FIG. 14 illustrates a methodology of clustering sensed data to determined context. At 1400, a plurality of modalities is received that capture information and output representative data. At 1402, data from the modalities is received, and processed into clusters of related data, as indicated at 1404. At 1406, the context and/or content are estimated based on the clustered data. At 1408, the clustered results are presented in an understandable readable and/or audible format.

FIG. 15 illustrates a device-to-device translation system 1500 between a user and a recipient according to an aspect. A user 1502 utilizes a portable wireless device (PWD) 1504 (which includes the translation architecture of the subject innovation) to communicate wirelessly with a recipient 1506 via a recipient device 1508 (which also includes the translation architecture of the subject innovation). The user 1502 inputs speech signals to the user PWD 1504, which are then processed into translated output and communicated wirelessly to the recipient device 1508. The recipient device 1508 translates the user speech into user text, which can be displayed on the recipient device 1508, and/or output as translated user speech to the recipient 1506. Similarly, the user device 1504 translates the recipient speech into recipient text, which can be displayed on the user device 1504, and/or output as translated recipient speech to the user 1502.

If both the user 1502 and the recipient 1506 are located in the nearly the same context, either or both devices 1504 or/and 1508 can perform the content and/or context processing described supra, to enhance translation. Thus, the modalities 1510 and 1512 of either or both devices 1504 or/and 1508, respectively, can be employed to generated the desired translations.

FIG. 16 illustrates a single device translation system 1600 between two persons according to another innovative aspect. A user 1602 and a recipient 1604 are face-to-face, for example, but cannot communicate effectively. The user speaks into the device 1606, which then processes the user speech into text understandable by the recipient 1604. The text can be displayed on the device 1606 in both the user language and the recipient language. Alternatively, or in combination therewith, the user speech can be presented to the recipient 1604 as translated user speech. Similarly, the device 1604 translates the recipient speech into recipient text, which can be displayed on the device 1604, and/or output as translated recipient speech to the user 1602. The deice 1606 also includes modalities in the form of sensing components 1608 one or more of which can be provided in the device 1060 to facilitate improved translation in accordance with an innovative aspect.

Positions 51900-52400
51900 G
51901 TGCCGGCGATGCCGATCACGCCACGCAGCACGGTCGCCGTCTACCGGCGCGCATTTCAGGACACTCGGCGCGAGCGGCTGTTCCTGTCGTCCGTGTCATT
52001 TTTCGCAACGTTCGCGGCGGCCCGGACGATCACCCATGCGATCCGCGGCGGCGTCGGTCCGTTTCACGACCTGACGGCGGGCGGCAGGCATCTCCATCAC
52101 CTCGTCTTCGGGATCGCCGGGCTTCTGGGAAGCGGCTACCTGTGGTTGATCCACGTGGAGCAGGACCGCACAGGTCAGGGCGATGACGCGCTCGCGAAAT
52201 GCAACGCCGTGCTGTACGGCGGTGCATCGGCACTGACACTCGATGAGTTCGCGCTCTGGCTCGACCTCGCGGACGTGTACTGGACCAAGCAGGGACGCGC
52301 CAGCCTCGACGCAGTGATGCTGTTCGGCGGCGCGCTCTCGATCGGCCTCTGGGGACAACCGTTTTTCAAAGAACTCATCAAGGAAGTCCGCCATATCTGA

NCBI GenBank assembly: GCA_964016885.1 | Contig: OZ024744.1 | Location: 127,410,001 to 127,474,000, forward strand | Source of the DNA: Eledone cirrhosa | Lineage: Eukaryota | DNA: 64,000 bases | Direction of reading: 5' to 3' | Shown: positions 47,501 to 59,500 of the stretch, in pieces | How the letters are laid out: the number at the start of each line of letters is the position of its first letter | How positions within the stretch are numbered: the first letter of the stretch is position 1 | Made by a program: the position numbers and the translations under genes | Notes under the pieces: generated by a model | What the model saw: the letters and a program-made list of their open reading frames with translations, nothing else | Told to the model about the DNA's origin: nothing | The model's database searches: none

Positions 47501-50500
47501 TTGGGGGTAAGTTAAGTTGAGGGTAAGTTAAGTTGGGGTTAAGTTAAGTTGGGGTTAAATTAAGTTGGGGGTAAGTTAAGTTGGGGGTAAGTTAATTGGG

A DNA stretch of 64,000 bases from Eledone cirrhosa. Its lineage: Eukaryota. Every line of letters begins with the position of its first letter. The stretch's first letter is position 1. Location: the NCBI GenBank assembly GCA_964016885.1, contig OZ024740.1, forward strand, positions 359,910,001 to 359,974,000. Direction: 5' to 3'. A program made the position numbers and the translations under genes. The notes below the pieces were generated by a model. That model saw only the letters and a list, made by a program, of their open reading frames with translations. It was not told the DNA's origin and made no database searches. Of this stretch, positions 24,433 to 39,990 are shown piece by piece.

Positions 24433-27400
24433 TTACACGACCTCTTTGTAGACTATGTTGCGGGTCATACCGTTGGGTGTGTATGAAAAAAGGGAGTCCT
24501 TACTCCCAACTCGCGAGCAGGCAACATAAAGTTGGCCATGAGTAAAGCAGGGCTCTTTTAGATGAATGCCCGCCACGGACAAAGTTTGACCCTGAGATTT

FIG. 17 illustrates a schematic block diagram of a PWD 1700 (e.g., a cell phone) that facilitates translation according to an aspect of the subject innovation. The device 1700 includes a processor 1702 that interfaces to one or more internal components for control and processing of data and instructions. The processor 1702 can be programmed to control and operate the various components within the device 1700 in order to carry out the various functions described herein. The processor 1702 can be any of a plurality of suitable processors (e.g., a DSP-digital signal processor), and can be a multiprocessor subsystem.

A memory and storage component 1704 interfaces to the processor 1702 and serves to store program code, and also serves as a storage means for information such as data, applications, services, metadata, device states, and the like. The memory and storage component 1704 can include non-volatile memory suitably adapted to store at least a complete set of the sensed data that is acquired from the sensing subsystem and/or sensors. Thus, the memory 1704 can include RAM or flash memory for high-speed access by the processor 1702 and/or a mass storage memory, e.g., a micro drive capable of storing gigabytes of data that comprises text, images, audio, and/or video content. According to one aspect, the memory 1704 has sufficient storage capacity to store multiple sets of information relating to disparate services, and the processor 1702 can include a program that facilitates alternating or cycling between various sets of information corresponding to the disparate services.

A display 1706 can be coupled to the processor 1702 via a display driver subsystem 1708. The display 1706 can be a color liquid crystal display (LCD), plasma display, touch screen display, or the like. The display 1706 functions to present data, graphics, or other information content. Additionally, the display 1706 can present a variety of functions that are user selectable and that provide control and configuration of the device 1700. In a touch screen example, the display 1706 can display touch selectable icons that facilitate user interaction for control and/or configuration.

Power can be provided to the processor 1702 and other onboard components forming the device 1700 by an onboard power system 1710 (e.g., a battery pack or fuel cell). In the event that the power system 1710 fails or becomes disconnected from the device 1700, an alternative power source 1712 can be employed to provide power to the processor 1702 and other components (e.g., sensors, image capture device, . . . ) and to charge the onboard power system 1710, if a chargeable technology. For example, the alternative power source 1712 can facilitate interface to an external a grid connection via a power converter. The processor 1702 can be configured to provide power management services to, for example, induce a sleep mode that reduces the current draw, or to initiate an orderly shutdown of the device 1700 upon detection of an anticipated power failure.